You may have noticed recently a little bit of work going on around Hodbarrow particularly on the island in front of the hide. We've had a contractors on there doing work to reinvigorate the island for terns. In the process this is creating a bit of nice habitat for the end of winter into spring.
We've been using a large digger to scrape back vegetation from the island to uncover the limestone slag underneath. This is something that gets done every few years or when funding allows and it's an important tool in creating tip-top habitat for terns. Hodbarrow's pretty unique because of the lime stone slag, a by-product created through the process of iron ore smelting from when Hodbarrow was an iron ore mine. In other places around the UK terns, in particular little terns, normally prefer a different sort of place to nest. They are found on tidal beaches, some with shingle, some with sand. Having said that, nature being nature you can throw the book out every now an then and it tells you what it likes! Hodbarrow is a great example of this. Over the years with the increased nutrients put into the system from birds using the island throughout the year the vegetation can shoot up and soil starts to build up underneath. We do know that the terns prefer the uncovered limestone slag to nest on and will actively avoid areas of too much vegetation. The digger has been carefully scrapping back the top layer of material to uncover the terntastic habitat below. So far this has worked amazingly well and is part of a number of tern encouraging techniques we're undergoing this year. The new warden will be starting in March(well not exactly new ...Cara will be returning for another year hoping to build on her successes from last year!) . Finally we are fixing some of the glitches in the fence and repairing some of the damage from the winter storms in the next couple of weeks.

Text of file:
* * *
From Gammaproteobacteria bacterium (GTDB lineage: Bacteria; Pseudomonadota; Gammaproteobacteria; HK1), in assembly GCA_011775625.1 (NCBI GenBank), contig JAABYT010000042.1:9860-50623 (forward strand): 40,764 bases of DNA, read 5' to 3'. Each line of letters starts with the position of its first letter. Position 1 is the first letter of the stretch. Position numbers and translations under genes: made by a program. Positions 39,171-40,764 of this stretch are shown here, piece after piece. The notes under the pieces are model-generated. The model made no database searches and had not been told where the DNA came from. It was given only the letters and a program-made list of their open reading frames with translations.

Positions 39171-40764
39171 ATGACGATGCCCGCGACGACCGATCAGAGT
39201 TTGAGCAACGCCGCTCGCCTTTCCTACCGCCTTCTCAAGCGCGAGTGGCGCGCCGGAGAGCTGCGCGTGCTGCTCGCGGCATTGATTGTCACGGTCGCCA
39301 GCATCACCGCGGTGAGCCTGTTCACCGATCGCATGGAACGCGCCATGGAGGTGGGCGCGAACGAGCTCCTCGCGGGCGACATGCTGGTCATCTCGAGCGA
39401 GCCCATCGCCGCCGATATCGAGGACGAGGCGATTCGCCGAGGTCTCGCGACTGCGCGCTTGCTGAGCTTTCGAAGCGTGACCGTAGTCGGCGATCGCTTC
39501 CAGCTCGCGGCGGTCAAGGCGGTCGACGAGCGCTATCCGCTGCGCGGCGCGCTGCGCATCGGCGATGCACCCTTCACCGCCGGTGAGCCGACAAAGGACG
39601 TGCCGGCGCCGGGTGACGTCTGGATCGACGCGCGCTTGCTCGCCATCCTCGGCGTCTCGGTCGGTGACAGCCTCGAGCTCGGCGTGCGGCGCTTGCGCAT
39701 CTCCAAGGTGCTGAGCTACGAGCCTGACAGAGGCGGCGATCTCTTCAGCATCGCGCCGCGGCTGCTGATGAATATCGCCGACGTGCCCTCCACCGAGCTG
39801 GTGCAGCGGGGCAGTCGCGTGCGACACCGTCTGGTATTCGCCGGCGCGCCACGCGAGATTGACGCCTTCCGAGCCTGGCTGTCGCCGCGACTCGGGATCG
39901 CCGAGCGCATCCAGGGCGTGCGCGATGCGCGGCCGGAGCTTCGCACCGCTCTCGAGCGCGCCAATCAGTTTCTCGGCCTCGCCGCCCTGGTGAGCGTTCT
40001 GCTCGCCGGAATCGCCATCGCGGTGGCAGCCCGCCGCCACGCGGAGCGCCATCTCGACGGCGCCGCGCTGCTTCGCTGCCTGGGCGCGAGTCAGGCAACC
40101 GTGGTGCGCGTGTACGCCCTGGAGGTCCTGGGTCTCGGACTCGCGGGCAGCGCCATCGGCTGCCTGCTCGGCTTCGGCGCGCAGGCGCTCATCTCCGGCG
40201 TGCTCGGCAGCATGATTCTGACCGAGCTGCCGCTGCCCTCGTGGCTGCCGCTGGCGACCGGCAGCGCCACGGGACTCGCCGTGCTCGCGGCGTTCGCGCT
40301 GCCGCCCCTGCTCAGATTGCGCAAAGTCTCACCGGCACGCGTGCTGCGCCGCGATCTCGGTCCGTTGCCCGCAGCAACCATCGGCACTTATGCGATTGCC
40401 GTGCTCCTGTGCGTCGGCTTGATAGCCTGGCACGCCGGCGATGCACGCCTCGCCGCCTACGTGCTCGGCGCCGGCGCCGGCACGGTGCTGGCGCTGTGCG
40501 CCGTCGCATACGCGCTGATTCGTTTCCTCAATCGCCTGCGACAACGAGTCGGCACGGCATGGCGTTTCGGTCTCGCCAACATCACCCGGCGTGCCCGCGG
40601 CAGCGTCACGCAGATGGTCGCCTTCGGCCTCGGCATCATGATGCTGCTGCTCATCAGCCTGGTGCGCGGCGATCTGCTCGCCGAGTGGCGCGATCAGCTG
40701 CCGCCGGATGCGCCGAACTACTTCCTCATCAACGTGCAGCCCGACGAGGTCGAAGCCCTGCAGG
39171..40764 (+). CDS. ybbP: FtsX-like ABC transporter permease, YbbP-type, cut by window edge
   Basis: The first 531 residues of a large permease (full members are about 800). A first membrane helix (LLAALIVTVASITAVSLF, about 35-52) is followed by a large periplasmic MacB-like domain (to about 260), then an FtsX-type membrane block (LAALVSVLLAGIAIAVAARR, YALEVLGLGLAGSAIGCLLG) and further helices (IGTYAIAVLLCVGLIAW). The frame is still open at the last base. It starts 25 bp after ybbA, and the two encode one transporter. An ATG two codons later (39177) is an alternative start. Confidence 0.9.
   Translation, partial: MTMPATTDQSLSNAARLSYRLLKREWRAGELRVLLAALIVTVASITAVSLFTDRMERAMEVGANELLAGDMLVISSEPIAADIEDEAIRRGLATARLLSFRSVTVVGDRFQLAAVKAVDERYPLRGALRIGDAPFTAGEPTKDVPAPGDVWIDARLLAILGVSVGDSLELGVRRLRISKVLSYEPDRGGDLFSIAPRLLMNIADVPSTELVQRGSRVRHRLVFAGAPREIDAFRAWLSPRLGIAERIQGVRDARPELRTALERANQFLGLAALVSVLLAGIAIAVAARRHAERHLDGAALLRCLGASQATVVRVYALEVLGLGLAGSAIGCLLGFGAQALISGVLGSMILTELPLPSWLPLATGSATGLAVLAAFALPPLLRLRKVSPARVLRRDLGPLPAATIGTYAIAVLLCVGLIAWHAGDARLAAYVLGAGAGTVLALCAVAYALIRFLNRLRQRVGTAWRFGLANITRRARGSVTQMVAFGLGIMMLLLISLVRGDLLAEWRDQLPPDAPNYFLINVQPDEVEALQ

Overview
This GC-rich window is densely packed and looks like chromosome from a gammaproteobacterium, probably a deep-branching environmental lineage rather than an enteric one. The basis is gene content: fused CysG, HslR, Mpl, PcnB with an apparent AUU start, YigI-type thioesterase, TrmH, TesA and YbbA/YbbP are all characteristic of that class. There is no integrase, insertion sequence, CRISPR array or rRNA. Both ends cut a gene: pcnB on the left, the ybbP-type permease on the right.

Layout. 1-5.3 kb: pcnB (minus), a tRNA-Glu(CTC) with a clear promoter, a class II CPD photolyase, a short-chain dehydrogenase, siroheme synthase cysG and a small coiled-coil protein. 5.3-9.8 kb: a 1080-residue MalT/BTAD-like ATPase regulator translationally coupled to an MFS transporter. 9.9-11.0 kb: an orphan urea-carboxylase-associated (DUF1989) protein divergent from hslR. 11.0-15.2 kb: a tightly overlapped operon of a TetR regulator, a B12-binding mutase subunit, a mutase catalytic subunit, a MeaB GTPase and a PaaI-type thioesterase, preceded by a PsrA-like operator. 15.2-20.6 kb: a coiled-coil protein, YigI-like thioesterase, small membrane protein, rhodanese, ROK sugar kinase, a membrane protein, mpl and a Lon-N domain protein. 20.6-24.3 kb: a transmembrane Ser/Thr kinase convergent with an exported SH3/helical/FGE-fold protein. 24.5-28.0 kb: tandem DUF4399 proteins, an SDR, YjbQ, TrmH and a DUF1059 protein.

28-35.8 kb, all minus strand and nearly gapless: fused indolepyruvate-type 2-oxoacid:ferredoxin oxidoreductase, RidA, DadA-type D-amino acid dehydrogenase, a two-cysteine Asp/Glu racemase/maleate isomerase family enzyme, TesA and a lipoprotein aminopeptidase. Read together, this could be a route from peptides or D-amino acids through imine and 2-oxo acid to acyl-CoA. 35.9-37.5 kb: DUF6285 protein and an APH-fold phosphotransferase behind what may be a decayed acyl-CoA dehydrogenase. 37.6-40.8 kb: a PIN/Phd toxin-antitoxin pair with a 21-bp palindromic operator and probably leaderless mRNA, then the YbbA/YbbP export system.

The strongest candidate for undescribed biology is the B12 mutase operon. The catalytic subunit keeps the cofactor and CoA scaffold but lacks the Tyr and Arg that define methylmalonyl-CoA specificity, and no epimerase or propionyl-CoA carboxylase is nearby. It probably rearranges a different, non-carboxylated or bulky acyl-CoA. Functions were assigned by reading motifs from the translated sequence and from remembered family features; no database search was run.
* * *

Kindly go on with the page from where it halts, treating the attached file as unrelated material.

Sandwich terns are normally the first back to our shores in the Spring listen out from late March!
On a side note Dave and Stephen were out having a look this week and notice all of the winter birds attracted to the bare slag and mud that's been created (teal, lapwing and redshank). The last time we scraped the island back when I was Assistant warden down there we managed to get Long-Billed Dowitcher and Black-winged Stilt.....worth keeping an eye on that mud!
Digger on the island scraping back vegetation
Next job - repair the fencing. Water levels are surprisingly high for this time of year and with the bad weather or the 'beast from the east' approaching (don't blame me ...I read it in a newspaper!) wish us luck for donning the waders next week!
We spend 90% of net income on conservation, public education and advocacy
The RSPB is a member of BirdLife International. Find out more about the partnership
© The Royal Society for the Protection of Birds (RSPB) is a registered charity: England and Wales no. 207076, Scotland no. SC037654